Scene City: Helen Mirren, Chris Tucker and Allison Williams Talk About Race at SAG-Aftra Dinner

This post was originally published on this site
Scene City

Parker Posey couldn’t recall the last time she worked opposite a black or minority actor. “Isn’t that terrible?” she said.

Neither could Bob Balaban. “I do work with a lot of white people,” he said.

Helen Mirren could, but it “was five or 10 years ago,” on a Lee Daniels movie, “Shadowboxer.” (Actually, it was 11 years.)

Race was the topic of conversation at a dinner party Wednesday night, hosted by SAG-Aftra, the actors’ union, that honored David O. Russell and the Ghetto Film School.

The Ghetto Film School started in 2000 as an after-school program in the South Bronx to introduce and mentor minority children in the craft of filmmaking. Since then, it has opened a high school and roped in many well-heeled board members, among them James Murdoch of 21st Century Fox; Rachael Horovitz, a producer of “Moneyball”; and Mr. Russell, the director of “Joy” and “American Hustle.”

A diverse group of actors and Hollywood insiders gathered for cocktails at 11 Howard, a new hotel and lounge by Aby Rosen, chatting freely about race and posing for pictures.

“Let’s do this,” Mr. Russell boomed, as photographers descended and the director gave a signal to his celebrity attendees that it was time for a group shot.

“It’s like high school,” the manager Jason Weinberg said, as Allison Williams, Whoopi Goldberg, Tony Bennett, Deborah Harry and other famous faces huddled around Mr. Russell.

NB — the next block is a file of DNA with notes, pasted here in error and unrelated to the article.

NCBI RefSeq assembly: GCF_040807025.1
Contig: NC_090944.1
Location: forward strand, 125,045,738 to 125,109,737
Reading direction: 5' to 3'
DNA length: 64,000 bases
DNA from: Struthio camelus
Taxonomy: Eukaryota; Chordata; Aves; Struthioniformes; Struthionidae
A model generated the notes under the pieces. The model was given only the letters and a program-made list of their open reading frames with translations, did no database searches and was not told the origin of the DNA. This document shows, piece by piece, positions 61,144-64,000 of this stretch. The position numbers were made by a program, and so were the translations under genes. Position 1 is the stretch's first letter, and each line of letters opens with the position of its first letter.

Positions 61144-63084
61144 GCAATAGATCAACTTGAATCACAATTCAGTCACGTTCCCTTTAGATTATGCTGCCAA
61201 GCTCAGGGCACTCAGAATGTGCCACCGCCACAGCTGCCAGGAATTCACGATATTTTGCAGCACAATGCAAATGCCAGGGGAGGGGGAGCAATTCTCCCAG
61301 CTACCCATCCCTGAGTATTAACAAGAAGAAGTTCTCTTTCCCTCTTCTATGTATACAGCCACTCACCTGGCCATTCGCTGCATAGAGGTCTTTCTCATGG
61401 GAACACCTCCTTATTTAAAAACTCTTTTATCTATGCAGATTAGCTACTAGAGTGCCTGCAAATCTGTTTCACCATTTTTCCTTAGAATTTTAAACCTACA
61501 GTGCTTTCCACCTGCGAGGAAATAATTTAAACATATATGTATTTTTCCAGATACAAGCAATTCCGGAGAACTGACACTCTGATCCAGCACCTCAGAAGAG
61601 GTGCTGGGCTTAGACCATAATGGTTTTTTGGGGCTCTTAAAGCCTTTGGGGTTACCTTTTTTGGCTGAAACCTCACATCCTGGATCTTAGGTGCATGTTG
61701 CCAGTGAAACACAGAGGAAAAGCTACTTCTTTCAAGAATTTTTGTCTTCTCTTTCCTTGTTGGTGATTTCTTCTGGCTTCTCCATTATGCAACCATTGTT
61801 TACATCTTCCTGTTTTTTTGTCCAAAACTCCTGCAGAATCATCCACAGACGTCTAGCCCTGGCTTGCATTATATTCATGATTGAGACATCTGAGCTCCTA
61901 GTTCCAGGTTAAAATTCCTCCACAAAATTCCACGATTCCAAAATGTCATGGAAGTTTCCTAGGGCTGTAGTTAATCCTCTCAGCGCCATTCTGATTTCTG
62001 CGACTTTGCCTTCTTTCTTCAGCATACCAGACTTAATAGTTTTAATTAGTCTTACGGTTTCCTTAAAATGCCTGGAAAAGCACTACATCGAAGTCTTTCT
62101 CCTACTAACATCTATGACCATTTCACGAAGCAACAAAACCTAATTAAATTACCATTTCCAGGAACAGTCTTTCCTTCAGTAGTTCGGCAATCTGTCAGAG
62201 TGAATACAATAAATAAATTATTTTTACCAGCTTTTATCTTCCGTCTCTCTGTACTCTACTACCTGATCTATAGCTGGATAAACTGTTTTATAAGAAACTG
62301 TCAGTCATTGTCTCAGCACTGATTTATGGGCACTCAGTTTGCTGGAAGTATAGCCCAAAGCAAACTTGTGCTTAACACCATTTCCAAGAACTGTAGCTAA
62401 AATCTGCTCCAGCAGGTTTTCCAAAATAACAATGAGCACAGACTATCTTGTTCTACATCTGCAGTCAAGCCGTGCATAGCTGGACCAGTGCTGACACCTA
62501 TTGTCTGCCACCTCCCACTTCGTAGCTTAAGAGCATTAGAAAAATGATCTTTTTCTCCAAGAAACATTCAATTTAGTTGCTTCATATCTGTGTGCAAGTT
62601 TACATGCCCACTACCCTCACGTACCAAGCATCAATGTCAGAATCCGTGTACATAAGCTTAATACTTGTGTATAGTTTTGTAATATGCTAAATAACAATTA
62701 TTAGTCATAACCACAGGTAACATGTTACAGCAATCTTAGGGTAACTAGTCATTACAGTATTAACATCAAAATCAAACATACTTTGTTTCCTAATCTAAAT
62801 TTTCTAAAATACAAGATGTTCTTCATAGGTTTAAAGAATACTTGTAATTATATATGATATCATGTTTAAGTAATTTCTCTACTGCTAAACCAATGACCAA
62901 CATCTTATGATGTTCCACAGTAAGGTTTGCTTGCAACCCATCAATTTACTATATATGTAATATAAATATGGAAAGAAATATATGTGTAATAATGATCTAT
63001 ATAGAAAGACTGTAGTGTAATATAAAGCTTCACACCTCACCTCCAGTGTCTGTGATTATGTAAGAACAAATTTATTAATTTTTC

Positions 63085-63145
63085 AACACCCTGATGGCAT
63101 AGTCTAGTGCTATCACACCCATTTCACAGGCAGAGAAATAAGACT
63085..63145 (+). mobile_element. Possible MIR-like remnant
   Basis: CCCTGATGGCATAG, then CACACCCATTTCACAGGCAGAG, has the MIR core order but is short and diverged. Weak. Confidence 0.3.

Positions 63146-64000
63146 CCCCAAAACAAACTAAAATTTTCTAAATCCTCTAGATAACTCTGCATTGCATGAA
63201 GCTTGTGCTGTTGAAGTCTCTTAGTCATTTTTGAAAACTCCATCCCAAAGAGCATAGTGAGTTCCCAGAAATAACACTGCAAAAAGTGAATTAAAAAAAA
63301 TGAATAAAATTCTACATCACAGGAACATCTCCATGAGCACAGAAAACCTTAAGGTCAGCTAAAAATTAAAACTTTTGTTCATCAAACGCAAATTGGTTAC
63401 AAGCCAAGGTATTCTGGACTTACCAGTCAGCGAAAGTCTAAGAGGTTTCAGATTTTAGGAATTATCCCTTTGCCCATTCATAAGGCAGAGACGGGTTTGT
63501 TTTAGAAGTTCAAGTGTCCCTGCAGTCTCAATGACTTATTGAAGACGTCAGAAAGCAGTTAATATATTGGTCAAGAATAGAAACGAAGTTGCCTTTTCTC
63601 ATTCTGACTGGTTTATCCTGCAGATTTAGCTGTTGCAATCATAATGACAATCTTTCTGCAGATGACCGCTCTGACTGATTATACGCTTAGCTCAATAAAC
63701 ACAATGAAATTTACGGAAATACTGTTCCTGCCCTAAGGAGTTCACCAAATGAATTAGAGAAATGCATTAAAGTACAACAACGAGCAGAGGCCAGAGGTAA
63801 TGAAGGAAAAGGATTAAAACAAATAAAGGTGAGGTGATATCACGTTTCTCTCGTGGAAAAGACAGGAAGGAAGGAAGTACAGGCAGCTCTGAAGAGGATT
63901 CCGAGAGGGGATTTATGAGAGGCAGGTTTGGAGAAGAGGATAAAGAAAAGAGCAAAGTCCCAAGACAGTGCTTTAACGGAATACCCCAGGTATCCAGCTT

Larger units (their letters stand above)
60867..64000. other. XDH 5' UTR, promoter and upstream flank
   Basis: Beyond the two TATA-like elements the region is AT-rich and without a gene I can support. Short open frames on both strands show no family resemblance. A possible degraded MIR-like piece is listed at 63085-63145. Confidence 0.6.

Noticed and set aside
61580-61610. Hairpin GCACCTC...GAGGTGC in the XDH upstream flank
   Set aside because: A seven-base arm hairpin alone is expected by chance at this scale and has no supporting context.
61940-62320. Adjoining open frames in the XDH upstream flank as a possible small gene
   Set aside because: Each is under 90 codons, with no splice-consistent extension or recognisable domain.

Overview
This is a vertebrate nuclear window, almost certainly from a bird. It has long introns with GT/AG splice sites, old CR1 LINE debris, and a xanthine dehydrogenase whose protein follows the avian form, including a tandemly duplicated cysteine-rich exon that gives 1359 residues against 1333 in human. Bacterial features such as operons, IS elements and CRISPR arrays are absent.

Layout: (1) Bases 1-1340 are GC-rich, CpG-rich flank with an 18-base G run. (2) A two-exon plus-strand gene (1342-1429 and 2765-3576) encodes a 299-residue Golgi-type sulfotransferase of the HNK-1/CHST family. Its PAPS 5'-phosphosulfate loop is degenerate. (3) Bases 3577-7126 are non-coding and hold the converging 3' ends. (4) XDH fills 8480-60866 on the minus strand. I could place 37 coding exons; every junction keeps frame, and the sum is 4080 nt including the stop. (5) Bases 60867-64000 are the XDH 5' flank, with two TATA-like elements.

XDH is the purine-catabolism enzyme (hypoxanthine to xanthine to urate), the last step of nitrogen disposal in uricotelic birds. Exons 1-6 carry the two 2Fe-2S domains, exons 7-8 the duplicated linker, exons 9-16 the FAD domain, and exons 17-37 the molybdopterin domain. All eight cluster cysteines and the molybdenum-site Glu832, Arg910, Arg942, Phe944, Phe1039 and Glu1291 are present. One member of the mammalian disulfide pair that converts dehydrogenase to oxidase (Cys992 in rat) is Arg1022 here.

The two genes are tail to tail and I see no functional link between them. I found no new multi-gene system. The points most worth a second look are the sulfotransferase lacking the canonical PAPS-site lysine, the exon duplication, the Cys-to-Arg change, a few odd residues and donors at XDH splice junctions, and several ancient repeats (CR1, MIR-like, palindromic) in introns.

It’s a far cry from the early days of the film school, when Mr. Russell could barely get anyone in the industry interested in it. “People were like, ‘Yeah? Really?’” he said, feigning indifference.

So the industry appears to be changing, in no small part because of this year’s #OscarsSoWhite.

Around 8, guests moved into a narrow dining room on the second floor, where a raw salmon appetizer was served and a student from the school, Andrew Grell, 19, talked about the importance of mentorship. “You should have called me,” Ms. Goldberg shouted. “I’m cheap and I’m easy.”

Mr. Russell spoke, too, commending the founder, Joe Hall, for his leadership in growing the school. He was also amazed by how much past students had grown. “I see these people and I say, ‘When did I meet you?’ And I expect them to say four years ago, and they say 15. And I go, ‘How could I be that old?’”

As a thyme-flavored sorbet was served for dessert, guests began moving around the table. Mr. Balaban stood by the windows gabbing with Christian Slater. Ms. Williams was nearby, accepting congratulations for the last episode of “Girls,” which focused on her character.

A few feet away were Ms. Goldberg and Chris Tucker. Ms. Goldberg said she didn’t think there was a conscious decision to exclude minority actors in Hollywood. “It’s not deliberate,” she said. “People cast what they know.”

Still, she said it was depressing that so many great films have excluded her and other black actors. “The Coen brothers aren’t calling me,” she said, laughing.

And the problems are even worse behind the camera, Ms. Mirren said, pointing out that she rarely meets black or Asian crew members, and — in a 50-year film career, with more than 60 movies under her belt — is working with a female cinematographer for only the second time.

“I do feel the dam is breaking,” Ms. Mirren said. “I might be wrong. It should have happened 30 years ago, but I do feel it’s happening.”

Photo by GabboT

About The Author

Leave a reply